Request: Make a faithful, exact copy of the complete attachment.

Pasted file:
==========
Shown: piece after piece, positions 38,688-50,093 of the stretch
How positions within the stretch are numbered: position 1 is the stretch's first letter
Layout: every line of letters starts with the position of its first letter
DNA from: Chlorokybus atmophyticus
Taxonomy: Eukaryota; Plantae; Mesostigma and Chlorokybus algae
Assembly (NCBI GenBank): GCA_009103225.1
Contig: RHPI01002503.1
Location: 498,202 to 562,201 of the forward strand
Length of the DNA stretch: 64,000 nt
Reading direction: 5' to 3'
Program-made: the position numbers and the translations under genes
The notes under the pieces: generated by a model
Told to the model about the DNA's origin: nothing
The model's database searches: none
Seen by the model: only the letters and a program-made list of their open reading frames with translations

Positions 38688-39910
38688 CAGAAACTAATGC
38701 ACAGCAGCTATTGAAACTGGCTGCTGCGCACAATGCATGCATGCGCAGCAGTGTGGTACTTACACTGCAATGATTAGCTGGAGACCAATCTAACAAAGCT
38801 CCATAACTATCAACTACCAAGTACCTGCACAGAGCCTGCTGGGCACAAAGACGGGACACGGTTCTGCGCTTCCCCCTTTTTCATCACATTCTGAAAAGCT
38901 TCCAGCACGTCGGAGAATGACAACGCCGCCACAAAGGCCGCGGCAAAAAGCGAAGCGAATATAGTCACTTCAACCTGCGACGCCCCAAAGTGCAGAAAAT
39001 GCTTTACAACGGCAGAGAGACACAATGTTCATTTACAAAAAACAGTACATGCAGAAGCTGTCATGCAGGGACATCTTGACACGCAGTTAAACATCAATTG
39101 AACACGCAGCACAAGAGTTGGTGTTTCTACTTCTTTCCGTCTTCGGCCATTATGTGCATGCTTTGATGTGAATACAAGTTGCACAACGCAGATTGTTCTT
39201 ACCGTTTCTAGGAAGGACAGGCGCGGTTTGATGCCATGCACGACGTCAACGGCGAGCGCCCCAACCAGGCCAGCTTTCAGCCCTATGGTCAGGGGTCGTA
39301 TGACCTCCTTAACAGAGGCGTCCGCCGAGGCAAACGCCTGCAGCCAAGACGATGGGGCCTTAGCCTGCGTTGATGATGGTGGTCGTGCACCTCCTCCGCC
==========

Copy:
Shown: piece after piece, positions 38,688-50,093 of the stretch
How positions within the stretch are numbered: position 1 is the stretch's first letter
Layout: every line of letters starts with the position of its first letter
DNA from: Chlorokybus atmophyticus
Taxonomy: Eukaryota; Plantae; Mesostigma and Chlorokybus algae
Assembly (NCBI GenBank): GCA_009103225.1
Contig: RHPI01002503.1
Location: 498,202 to 562,201 of the forward strand
Length of the DNA stretch: 64,000 nt
Reading direction: 5' to 3'
Program-made: the position numbers and the translations under genes
The notes under the pieces: generated by a model
Told to the model about the DNA's origin: nothing
The model's database searches: none
Seen by the model: only the letters and a program-made list of their open reading frames with translations

Positions 38688-39910
38688 CAGAAACTAATGC
38701 ACAGCAGCTATTGAAACTGGCTGCTGCGCACAATGCATGCATGCGCAGCAGTGTGGTACTTACACTGCAATGATTAGCTGGAGACCAATCTAACAAAGCT
38801 CCATAACTATCAACTACCAAGTACCTGCACAGAGCCTGCTGGGCACAAAGACGGGACACGGTTCTGCGCTTCCCCCTTTTTCATCACATTCTGAAAAGCT
38901 TCCAGCACGTCGGAGAATGACAACGCCGCCACAAAGGCCGCGGCAAAAAGCGAAGCGAATATAGTCACTTCAACCTGCGACGCCCCAAAGTGCAGAAAAT
39001 GCTTTACAACGGCAGAGAGACACAATGTTCATTTACAAAAAACAGTACATGCAGAAGCTGTCATGCAGGGACATCTTGACACGCAGTTAAACATCAATTG
39101 AACACGCAGCACAAGAGTTGGTGTTTCTACTTCTTTCCGTCTTCGGCCATTATGTGCATGCTTTGATGTGAATACAAGTTGCACAACGCAGATTGTTCTT
39201 ACCGTTTCTAGGAAGGACAGGCGCGGTTTGATGCCATGCACGACGTCAACGGCGAGCGCCCCAACCAGGCCAGCTTTCAGCCCTATGGTCAGGGGTCGTA
39301 TGACCTCCTTAACAGAGGCGTCCGCCGAGGCAAACGCCTGCAGCCAAGACGATGGGGCCTTAGCCTGCGTTGATGATGGTGGTCGTGCACCTCCTCCGCC